Tag Archives: Illinois child support

DuPage County child support lawyersWhen a couple has a child together – be they married or not – both parents are legally obligated to provide financial support. Child support orders are the legal manifestation of that obligation, and they outline how much should be paid (generally on a monthly basis). Yet, often, these orders are set up when a child is young, or when a couple first divorces. What happens when life circumstances change?

When the Needs of a Child Have Changed

Children are constantly growing, changing, and evolving. It only makes sense that their needs change, too. Yet not all changes constitute a modification to a child support order. Generally, the shift in needs must be fairly significant. For example, if a child is accepted to an elite educational program, the receiving parent may seek a modification to help cover the tuition. Likewise, if a child is diagnosed with a medical condition or illness and needs extensive medical treatment, a modification may be requested.

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Wheaton child support attorney, Illinois child supportAny divorced parent has to be ready for the likelihood of paying child support. However, not many wonder exactly what child support is earmarked for under Illinois law. It may be to your advantage to ask—sometimes, if it can be proven that support is being misused, there may be consequences that can affect you, your ex-spouse, and your children.

Formulas and Requirements

Illinois changed its child support formula in 2013 and 2015, bringing it in line with more of the states in terms of the method of calculation. The guidelines now establish a rough minimum that can be ordered per child in Illinois family courts. However, it is important to remember that such numbers are minimums, not maximums. A host of different factors, such as each parent's current and future earning potential and any unique needs the child may have, are factored into a court's determination of the level of support required.

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NOTE: A new Illinois law governing how child support is calculated went into effect in July 2017. Please visit our child support page for details

Illinois family law attorneys, wage garnishment, Illinois child supportThe state of Illinois takes the obligation to ensure children are supported very seriously. As such, if you are divorced within the state and default on support payments, attorneys have many tools available to them to help collect unpaid child support arrearages. The most common method of doing so is wage garnishment, via your employer.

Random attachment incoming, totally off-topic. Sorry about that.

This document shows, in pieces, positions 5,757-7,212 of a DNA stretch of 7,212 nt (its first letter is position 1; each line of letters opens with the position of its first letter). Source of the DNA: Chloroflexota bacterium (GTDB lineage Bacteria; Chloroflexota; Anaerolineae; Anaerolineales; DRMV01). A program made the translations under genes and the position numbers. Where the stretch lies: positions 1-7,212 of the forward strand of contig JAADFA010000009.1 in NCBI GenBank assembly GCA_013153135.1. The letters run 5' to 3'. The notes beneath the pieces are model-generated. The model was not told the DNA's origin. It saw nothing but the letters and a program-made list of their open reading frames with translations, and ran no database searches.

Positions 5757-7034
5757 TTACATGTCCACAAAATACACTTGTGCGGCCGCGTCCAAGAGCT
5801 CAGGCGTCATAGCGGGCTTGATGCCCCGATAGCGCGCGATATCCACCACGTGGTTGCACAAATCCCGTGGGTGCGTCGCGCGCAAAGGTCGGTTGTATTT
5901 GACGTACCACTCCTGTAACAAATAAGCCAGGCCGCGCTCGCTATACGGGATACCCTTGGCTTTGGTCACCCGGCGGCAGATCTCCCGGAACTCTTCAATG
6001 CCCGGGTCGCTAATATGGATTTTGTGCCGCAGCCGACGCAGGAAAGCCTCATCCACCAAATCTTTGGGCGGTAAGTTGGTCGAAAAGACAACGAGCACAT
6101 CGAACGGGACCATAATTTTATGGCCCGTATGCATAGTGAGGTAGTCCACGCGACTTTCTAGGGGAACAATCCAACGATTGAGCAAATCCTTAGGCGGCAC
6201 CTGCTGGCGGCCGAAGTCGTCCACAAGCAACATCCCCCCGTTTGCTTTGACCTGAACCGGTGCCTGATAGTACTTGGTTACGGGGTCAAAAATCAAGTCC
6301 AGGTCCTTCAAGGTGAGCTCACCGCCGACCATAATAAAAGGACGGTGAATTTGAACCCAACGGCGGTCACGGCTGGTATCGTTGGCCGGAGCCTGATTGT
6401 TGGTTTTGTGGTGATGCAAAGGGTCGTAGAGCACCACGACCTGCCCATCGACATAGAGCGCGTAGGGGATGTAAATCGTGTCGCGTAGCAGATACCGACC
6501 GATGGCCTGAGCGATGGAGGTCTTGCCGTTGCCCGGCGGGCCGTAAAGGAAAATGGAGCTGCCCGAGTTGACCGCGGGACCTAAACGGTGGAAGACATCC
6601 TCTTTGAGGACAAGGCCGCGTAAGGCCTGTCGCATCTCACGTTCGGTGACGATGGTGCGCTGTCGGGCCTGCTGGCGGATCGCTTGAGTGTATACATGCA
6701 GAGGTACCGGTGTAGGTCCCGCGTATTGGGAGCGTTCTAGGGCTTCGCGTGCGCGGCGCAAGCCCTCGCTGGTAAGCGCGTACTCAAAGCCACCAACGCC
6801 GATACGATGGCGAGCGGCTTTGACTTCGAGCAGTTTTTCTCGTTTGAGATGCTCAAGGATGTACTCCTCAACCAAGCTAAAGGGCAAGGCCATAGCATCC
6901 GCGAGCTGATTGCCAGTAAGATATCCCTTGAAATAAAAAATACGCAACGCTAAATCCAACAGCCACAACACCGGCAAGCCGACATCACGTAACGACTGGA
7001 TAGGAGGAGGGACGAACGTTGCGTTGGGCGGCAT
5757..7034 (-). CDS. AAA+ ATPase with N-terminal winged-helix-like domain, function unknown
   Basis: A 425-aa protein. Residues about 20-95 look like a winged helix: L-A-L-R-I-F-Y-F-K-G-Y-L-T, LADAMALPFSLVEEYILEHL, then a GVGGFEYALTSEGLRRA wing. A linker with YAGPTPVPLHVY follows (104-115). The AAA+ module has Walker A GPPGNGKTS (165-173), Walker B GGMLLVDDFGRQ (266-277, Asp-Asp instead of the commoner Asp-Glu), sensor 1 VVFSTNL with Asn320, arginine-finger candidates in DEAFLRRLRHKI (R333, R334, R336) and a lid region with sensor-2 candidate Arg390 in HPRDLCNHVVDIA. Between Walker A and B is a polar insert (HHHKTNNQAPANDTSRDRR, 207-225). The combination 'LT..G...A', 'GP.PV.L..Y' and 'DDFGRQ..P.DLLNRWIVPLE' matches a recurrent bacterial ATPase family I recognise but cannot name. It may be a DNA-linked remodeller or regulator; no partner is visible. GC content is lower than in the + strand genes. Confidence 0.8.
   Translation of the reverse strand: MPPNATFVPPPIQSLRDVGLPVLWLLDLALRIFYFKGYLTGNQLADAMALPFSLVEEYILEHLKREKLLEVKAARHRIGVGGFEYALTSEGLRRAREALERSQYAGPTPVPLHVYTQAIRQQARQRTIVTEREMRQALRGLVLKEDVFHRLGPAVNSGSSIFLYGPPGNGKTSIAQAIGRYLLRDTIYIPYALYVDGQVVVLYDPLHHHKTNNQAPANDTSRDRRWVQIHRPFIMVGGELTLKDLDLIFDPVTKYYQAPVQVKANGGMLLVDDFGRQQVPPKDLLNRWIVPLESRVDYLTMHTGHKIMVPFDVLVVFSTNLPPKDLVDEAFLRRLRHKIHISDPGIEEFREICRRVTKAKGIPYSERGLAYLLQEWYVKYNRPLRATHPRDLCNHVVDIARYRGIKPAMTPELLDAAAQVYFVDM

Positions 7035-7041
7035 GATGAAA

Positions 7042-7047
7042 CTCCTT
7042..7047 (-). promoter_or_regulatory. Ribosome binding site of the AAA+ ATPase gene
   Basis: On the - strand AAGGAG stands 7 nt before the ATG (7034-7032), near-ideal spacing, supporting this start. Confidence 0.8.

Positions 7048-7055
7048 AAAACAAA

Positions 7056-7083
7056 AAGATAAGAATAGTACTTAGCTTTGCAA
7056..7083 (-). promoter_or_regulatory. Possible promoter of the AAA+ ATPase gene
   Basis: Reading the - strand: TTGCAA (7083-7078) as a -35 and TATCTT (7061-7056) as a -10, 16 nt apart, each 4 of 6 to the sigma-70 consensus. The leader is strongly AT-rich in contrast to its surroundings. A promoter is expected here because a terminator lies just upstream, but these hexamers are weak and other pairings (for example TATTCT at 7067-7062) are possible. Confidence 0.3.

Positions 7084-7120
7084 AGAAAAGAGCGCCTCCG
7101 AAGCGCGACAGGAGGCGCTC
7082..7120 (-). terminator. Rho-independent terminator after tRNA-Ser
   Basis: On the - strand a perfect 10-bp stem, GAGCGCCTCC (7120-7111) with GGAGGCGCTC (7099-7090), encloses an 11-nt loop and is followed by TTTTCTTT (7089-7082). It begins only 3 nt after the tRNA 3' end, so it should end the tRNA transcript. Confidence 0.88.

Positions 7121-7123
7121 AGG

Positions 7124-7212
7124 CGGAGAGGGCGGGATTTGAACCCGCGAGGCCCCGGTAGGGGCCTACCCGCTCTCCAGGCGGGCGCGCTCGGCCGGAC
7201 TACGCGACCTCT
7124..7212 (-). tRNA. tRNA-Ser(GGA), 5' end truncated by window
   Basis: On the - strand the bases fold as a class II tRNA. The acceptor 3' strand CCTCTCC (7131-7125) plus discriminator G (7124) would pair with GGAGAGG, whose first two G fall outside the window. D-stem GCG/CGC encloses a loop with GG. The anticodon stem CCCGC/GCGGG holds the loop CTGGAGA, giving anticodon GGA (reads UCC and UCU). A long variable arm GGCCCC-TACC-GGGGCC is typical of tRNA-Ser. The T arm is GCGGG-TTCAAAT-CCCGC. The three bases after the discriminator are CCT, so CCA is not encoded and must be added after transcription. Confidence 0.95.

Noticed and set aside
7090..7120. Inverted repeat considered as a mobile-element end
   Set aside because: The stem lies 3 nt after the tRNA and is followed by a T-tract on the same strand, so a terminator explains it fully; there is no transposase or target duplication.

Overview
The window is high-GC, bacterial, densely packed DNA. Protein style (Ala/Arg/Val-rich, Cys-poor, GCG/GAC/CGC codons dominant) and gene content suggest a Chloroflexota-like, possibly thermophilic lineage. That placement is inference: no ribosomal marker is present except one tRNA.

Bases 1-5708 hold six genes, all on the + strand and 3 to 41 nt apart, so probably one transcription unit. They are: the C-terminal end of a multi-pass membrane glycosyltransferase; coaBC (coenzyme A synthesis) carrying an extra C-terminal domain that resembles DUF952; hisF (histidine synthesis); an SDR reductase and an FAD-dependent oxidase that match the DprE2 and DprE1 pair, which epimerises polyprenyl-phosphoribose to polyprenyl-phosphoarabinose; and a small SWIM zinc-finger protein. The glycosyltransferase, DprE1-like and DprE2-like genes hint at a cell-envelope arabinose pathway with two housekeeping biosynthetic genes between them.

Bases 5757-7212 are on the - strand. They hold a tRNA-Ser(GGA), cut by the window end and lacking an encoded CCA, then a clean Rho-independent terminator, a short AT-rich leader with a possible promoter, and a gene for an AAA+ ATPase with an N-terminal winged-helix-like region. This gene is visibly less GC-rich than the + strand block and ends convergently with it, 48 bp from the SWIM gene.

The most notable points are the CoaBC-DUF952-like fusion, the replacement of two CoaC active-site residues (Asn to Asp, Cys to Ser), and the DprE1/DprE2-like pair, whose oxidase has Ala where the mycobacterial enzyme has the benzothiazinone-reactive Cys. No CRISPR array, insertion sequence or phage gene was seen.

Why Garnishment?

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Illinois family law attorney, unallocated supportThe idea of one spouse paying the other spouse child support and/or maintenance upon divorce is a familiar topic for most people. These payments provide needed income for the spouse with a lower income, as well as the spouse who has custody of the children. However, under an alternate form of payment—unallocated support—both the paying spouse and receiving spouse can benefit.

What is Unallocated Support?

Through unallocated support, an individual pays an amount to a former spouse which represents the payment that would have to be made for maintenance and child support. However, the payment does not specifically allocate between what is child support and what is maintenance (hence, the name unallocated support). This difference can have important tax implications in certain circumstances.

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adult child support, child reaches majority, Illinois family law attorneyOrdinarily, an obligation to pay child support ends when a child reaches the age of 18 or graduates from high school, whichever occurs later. However, under certain circumstances, a support obligation may continue beyond age 18 and graduation from high school.

Child Support in Illinois

Under Illinois law, a child support order must state a date when the support obligation ends, which cannot be earlier than the date on which the child will turn age 18. However, if a child turns 18 while still in high school, the support obligation must continue until the child graduates from high school or until he or she turns age 19.

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